Home News Crime Gardai urge young men to “Use Your Brain, Not Your Fists”

Gardai urge young men to “Use Your Brain, Not Your Fists”

An Garda Síochána has appealed to young men to “Use Your Brain Not Your Fists” and think of the consequences for themselves and others of being involved in assaults.

They hope to reduce this risk through targeted action, following the highest number of assaults since 2008 were recorded in 2017.

Facts of Assault

According to the GSAS, the majority of assaults are carried out by males aged between 18 and 34 against males of a similar age.

These assaults typically take place in and around public places (street, roads, pubs and hotels) between 8pm and 5am at the weekend, peaking early Sunday morning.

International research has shown that the level of assaults can be associated with the vibrancy of the night time economy, which has shown signs of recovery in this country following the recession.

Anti-Crime Strategy 

In an attempt to reduce the number of assaults and enhance community safety, An Garda Síochána has implemented a multi-strand anti-crime strategy. This has involved different activities around the following areas.

Operations and Crime Prevention: Assault hotspots have been identified and from early summer there has been a high visibility policing presence in these areas at key times.

Partnership: An Garda Síochána is working in partnerships with licensed premises, the business community and local councils to address issues around anti-social behaviour.

Education: The public awareness campaign titled Use Your Brain Not Your Fists targeted at males aged between 16 and 35 will be promoted again from today.

The campaign will be broadly shared across social media, in-pub advertising and locations such as nightclubs, sports clubs and youth clubs.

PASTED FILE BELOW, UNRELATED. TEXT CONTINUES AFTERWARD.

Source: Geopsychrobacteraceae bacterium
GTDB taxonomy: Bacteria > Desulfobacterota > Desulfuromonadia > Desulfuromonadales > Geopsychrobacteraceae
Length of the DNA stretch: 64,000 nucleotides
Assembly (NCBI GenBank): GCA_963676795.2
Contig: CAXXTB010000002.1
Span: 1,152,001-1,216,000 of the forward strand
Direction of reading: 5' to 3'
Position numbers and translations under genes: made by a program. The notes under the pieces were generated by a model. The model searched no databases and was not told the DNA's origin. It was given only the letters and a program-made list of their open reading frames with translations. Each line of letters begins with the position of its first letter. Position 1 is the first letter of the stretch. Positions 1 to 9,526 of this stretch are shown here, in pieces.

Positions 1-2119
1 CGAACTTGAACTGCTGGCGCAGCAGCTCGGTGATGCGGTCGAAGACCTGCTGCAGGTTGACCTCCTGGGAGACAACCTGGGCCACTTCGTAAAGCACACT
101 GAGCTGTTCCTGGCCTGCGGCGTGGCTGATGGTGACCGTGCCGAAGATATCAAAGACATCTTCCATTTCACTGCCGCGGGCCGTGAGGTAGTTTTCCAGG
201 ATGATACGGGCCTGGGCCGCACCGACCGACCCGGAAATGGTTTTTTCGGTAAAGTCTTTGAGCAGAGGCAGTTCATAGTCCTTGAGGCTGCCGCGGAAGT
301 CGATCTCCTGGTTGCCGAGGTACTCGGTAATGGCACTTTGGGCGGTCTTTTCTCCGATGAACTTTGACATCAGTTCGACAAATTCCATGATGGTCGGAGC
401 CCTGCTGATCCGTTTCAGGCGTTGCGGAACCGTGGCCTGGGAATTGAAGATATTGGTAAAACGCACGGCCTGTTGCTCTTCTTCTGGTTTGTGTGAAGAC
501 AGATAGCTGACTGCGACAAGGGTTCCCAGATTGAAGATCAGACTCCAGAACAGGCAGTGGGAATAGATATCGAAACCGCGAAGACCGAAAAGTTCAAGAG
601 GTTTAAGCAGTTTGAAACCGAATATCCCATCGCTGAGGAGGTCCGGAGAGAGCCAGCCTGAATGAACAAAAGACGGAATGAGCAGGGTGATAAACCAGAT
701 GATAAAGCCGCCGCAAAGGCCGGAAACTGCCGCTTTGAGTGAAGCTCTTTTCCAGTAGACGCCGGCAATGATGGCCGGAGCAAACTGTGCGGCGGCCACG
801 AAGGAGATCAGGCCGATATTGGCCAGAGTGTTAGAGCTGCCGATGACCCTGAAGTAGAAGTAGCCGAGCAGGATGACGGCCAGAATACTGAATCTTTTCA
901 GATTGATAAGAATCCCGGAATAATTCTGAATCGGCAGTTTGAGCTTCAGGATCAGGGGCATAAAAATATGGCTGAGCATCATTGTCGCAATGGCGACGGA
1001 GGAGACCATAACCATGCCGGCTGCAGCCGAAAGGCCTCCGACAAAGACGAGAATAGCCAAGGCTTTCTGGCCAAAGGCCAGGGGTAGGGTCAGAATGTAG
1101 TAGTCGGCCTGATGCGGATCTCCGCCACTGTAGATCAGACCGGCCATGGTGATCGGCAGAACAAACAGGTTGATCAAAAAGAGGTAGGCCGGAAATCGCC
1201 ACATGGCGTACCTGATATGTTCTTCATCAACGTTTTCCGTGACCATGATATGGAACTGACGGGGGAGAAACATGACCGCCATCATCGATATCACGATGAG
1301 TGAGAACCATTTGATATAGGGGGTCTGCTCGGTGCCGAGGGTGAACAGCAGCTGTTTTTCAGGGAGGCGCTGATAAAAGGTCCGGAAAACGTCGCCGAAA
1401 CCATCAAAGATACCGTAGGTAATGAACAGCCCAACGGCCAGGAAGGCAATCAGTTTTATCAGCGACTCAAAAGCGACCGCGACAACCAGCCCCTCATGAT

They also hope to promote it extensively in Third Level institutions from September.

The campaign informs them about the consequences from assaulting another person – they could lose their job, their ability to travel, and even go to jail. It also reminds people of the potentially devastating physical and mental impact on assault victims.

Victim Support

Through their national network of Victim Service Offices ,victims of assaults are provided with information on available support services and are given regular updates on their case.

“The vast majority of assaults that occur are needless and avoidable,” said Sergeant Graham Kavanagh from the National Crime Prevention Unit (NCPU).

“They are usually carried out by males against males aged between 18 and 35. The peak time for these assaults is early Sunday morning. Don’t be that guy; use your brain not your fists.”

“Never attempt to reason with drunk or aggressive people. Walk away and look for help.

“Be streetwise when you’re out and about. Planning is key to having a good night out. Arrange transport to and from events in advance. Let someone know where you are going and when you’ll be back. Avoid walking alone and in dark places. Be wary of your surroundings and mind your property.” the Sergeant urged.

Sergeant Kavanagh said men shouldn’t feel embarrassed to say they have been assaulted.

“I would encourage anybody, and in particular younger men, to report all assaults to An Garda Síochána. Anyone who has been assaulted will be treated with sensitivity by An Garda Síochána and it will be fully investigated.”

An anti-assault video based on the Garda ‘Use Your Brain Not Your Fist’ Campaign targeting transition year students, has been created by Comhairle na nÓg Liatroma.

An Garda Síochána shared the following facts and statistics of assault:

• Minor assault accounts for the bulk of assault incidents (75% in 2017)
• Early hours of Sunday morning are peak times for assaults at non-residential locations
• Assaults linked to the night time economy up 1% between 2016 and 2017
• 87% of offenders in assault causing harm cases are male; 53% are males aged between 18 and 34 years
• 76% of offenders in minor assaults are male; 34% are males aged between 18 and 34 years
• Low level of repeat victimisation (3%) for non-residential assault
• Higher level of repeat offenders (25%)

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